'An act of reclamation and defiance': rising Cree star moves into new era

Montreal-based Cree singer-songwriter Siibii releases their first song and video under their new Indigenous name. Siibii means 'river' in East James Bay Cree. (Nicolas Gouin - image credit)
Montreal-based Cree singer-songwriter Siibii releases their first song and video under their new Indigenous name. Siibii means 'river' in East James Bay Cree. (Nicolas Gouin - image credit)

For Cree singer-songwriter Siibii, changing their name and reclaiming their Indigenous identity feels good.

"With my Eenou name, I feel so much more well-equipped. I feel pride and I feel a confidence," said the 22-year-old Montreal-based artist from the northern Quebec Cree community of Mistissini.

They used to perform under their birth name Angel Baribeau. On Monday, they released their first video as Siibii, a Cree word meaning "river." Siibii also intends to legally change their name to Siibii Petawabano, the Cree family name of their mother.

"It feels genuine, it feels so lovely, and it feels like an act of reclamation and defiance," they said.

Siibii identifies as trans, queer and non-binary and uses they/ them pronouns.

Vulnerable first release

The song is called YOY and Siibii said making it the first release of an upcoming self-titled album was a conscious choice to be more vulnerable in their art than they have ever been.

"I wanted a vulnerable look at Siibii and especially around my mental illness and reflecting on my coping mechanisms," they said.

Since releasing their debut EP, For Those I Love(d) in 2020, the 22-year-old has been gaining fans and winning awards with their breathtaking vocals and lyrics.

In 2021, they were the grand prize winner of Canada's Walk of Fame RBC Emerging Musician Program and won a Young Canadian Songwriters Award, presented by the SOCAN Foundation, for their song Love is up the River.

This year, they were a runner-up in CBC Music's Searchlight competition.

Nicolas Gouin
Nicolas Gouin

Dropping their birth name of Angel and performing and recording now as Siibii is an important step in shedding colonial trauma, they say.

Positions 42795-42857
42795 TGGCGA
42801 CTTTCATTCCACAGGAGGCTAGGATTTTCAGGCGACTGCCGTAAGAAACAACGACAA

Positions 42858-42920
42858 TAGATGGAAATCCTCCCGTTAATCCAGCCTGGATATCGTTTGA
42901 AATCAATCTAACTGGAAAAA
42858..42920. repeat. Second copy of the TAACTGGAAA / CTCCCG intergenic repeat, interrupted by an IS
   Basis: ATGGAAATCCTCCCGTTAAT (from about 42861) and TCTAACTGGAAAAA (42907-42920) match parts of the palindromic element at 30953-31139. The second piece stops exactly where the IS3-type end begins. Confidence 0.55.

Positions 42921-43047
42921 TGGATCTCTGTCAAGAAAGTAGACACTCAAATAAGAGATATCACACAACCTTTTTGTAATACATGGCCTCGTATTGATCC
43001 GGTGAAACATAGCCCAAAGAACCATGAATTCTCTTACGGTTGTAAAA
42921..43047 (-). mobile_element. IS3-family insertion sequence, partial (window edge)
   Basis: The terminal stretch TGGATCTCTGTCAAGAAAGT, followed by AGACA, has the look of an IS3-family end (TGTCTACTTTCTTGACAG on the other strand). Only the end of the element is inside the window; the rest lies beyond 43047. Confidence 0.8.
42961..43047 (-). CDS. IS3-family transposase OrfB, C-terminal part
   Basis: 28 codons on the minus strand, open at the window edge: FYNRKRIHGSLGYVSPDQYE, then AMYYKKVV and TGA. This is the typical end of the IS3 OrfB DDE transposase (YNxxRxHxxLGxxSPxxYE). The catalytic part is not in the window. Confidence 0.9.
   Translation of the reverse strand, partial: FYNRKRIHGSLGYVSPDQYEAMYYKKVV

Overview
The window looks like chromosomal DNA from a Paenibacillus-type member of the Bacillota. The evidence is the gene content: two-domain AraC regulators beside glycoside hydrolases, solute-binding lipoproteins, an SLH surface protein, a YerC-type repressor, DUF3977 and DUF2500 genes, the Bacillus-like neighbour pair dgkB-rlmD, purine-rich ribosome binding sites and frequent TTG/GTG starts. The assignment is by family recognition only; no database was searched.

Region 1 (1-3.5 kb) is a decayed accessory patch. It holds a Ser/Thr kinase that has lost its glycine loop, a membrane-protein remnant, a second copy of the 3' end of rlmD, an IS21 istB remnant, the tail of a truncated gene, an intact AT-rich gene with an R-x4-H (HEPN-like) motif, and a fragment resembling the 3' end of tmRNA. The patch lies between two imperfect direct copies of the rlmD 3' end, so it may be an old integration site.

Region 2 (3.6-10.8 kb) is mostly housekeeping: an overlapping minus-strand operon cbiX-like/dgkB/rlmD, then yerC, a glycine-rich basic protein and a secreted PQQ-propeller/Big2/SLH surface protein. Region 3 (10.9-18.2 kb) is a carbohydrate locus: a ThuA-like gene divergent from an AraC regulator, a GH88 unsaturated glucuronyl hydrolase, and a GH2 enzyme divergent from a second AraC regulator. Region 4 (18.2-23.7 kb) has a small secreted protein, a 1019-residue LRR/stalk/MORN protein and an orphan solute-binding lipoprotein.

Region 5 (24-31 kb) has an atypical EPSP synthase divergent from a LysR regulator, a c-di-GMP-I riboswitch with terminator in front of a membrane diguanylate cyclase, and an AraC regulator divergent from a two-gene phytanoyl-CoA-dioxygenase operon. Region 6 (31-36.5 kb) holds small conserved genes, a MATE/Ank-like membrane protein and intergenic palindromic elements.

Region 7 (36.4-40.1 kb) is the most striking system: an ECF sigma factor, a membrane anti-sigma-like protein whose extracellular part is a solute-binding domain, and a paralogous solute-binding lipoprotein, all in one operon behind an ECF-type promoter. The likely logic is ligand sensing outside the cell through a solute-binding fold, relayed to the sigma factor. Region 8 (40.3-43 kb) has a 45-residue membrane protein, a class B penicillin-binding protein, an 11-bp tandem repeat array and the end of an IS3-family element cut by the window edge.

"I realized I was uncomfortable with my name because it's biblical," Siibii said.

Gookum Eva

"Things that my own blood and family members have had to survive and how a religion became a weapon to them," they said.

Siibii is very close to their gookum [grandmother], Eva, a devout Christian, who went to residential school.

Eva only shared one story about her time at residential school, about a young girl and fellow student who stole cake to share with starving children after the nuns put them to bed.

"She would laugh [and say] 'oh, it was silly of her to go and steal cake', but for me the lesson of that story was 'oh, some brave little girl broke the rules so that she could help people who were starving'," Siibii said, adding the decision to sing under an Eenou name is part of the work that their grandmother did.

"For myself, that really means being proud as being Eenou. Something that's super important to me is representation. And for me that's representing Eenou youth from my nation," Siibii said.

Love is up the River

As Siibii's star continues to rise, they say their connection with Cree traditional territory of Eeyou Istchee keeps them grounded.

"I would have aunties and gookums and somebody's uncle come up to me and tell me what a song did for them or what a song meant to them, and I think for me that feels the most genuine. It feels the most lovely," Siibii said.

Siibii will also be the featured artist at CBC North's Cree unit anniversary, coming up on Nov. 24 in Montreal. Cree Radio is marking its 50th anniversary this year and Cree television is marking its 40th anniversary.